While we were touring antique flea markets and asking people about
buttons, we’d often heard people tell us to look for ________and
__________. That’s all they have is buttons! I don’t want to
use the real names, so let’s call them Bertram and Ernest. So everywhere
we went we asked dealers if they knew if Ernest was at the market. We
only asked for Ernest because we’d forgotten the partner’s name!
No, no one ever knew of him.
One day on another beautiful day in London! we took the tube to Covent
Garden Market—on a Monday for that’s the day it’s an antique market.
Huge. We asked about Ernest, my daughter busy with looking at
jewelry and books, feigning great interest in old buttons, but again,
no one knew of him. One dealer assured me he wasn’t there. She was
sure of it because she’d been “doing” this market for thirty years. But
she suggested we could try the next market over.
You mean there’s more? Sure enough, there was the section called The
Jubilee Market. Huge. Still part of Covent Garden Market. Have you
heard of the ‘died and went to heaven’ reaction? That was us (we).
I decided to forget about Ernest and just look for buttons and old stuff.
One dealer had a table full of tinies–all precious and old and nothing
less than 80 Pounds, etc. I asked if he knew where a dealer named
Ernest might be. Voila! “I’m Ernest!” he said.
Ha! He stood there wearing a logo t-shirt, forgot what logo, with a
rosary around his neck for decoration I assume. He didn’t have his
buttons with him! Just two minor cards with Austrian metal tinies.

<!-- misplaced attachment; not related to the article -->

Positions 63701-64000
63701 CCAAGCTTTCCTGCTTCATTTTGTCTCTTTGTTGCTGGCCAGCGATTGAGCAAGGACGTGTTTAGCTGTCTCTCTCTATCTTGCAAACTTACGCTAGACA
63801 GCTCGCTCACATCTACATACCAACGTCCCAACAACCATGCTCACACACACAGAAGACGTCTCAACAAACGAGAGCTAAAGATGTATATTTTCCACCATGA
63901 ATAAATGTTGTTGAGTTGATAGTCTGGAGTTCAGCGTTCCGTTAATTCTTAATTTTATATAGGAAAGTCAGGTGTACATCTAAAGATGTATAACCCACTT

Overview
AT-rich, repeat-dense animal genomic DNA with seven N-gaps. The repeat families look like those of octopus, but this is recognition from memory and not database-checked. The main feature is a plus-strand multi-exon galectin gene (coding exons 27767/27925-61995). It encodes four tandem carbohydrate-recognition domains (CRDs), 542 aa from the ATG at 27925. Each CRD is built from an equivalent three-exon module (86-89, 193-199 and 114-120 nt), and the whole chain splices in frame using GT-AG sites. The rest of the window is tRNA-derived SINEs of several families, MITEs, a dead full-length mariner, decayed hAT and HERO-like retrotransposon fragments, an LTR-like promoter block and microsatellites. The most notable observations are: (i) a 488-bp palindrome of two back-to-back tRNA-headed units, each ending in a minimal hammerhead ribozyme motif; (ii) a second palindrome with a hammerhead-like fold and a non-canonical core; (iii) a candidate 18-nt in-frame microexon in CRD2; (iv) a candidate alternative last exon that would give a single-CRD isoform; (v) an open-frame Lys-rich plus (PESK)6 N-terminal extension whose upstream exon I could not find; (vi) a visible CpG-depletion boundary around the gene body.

Which I bought–a couple are cute:
The four that are the cuter ones are:
Anchors at either end, crown over the one at right. No, actually that one
far over on the left has a horsehoe. Then a nice little brass bow, and the
red and brass one is interesting because the red part is velvet.
Ernest suggested that I look for “Shirley” down the way who had buttons. Before I found
Shirley, though, I found Madeline and she had some goodies which I bought:
And two old military buttons—I like the helmet on one, and the crossed bugles on the
other–that one has a decorative backmark: wreath, etc, no text.
I think they’re French—haven’t checked yet.
And best of all were these two big two inch buttons—nice, aren’t they?
Thank you, Madeline!
Then I found “Shirley”. Goodness! Goodness! Three or four very large baskets full of
carded buttons she had made up. Goodness. What a find. I’m surprised I ever left
that booth and came home to Pennsylvania. Maybe someday I can go back. It was
very difficult to choose what to buy. I had pretty much run out of spending money,
though they thoughtfully have an ATM right on the premises . . .
It seemed like she had nothing ordinary. I’d be showing you a terrific red glass anchor
button in a minute except it turned out to be a belt attachment. Not a button. So I
put it down. And a wonderful striped Bakelite piece, again, a belt attachment. I was
in the buckles basket I guess. Not that I didn’t love them, just that had to draw the
line somewhere. What’d I buy? These:
Will it let you click to enlarge? Upper left is a great Bakelite piece, going
clockwise is a card of Edwardian mother-of-pearl with an unusual shape;
then a red and white Lucite button, and finally three wonderful old
Celluloid floral pieces.
Thank you, Shirley. Thank you Covent Garden Market. (My daughter
came home with an armful of books.)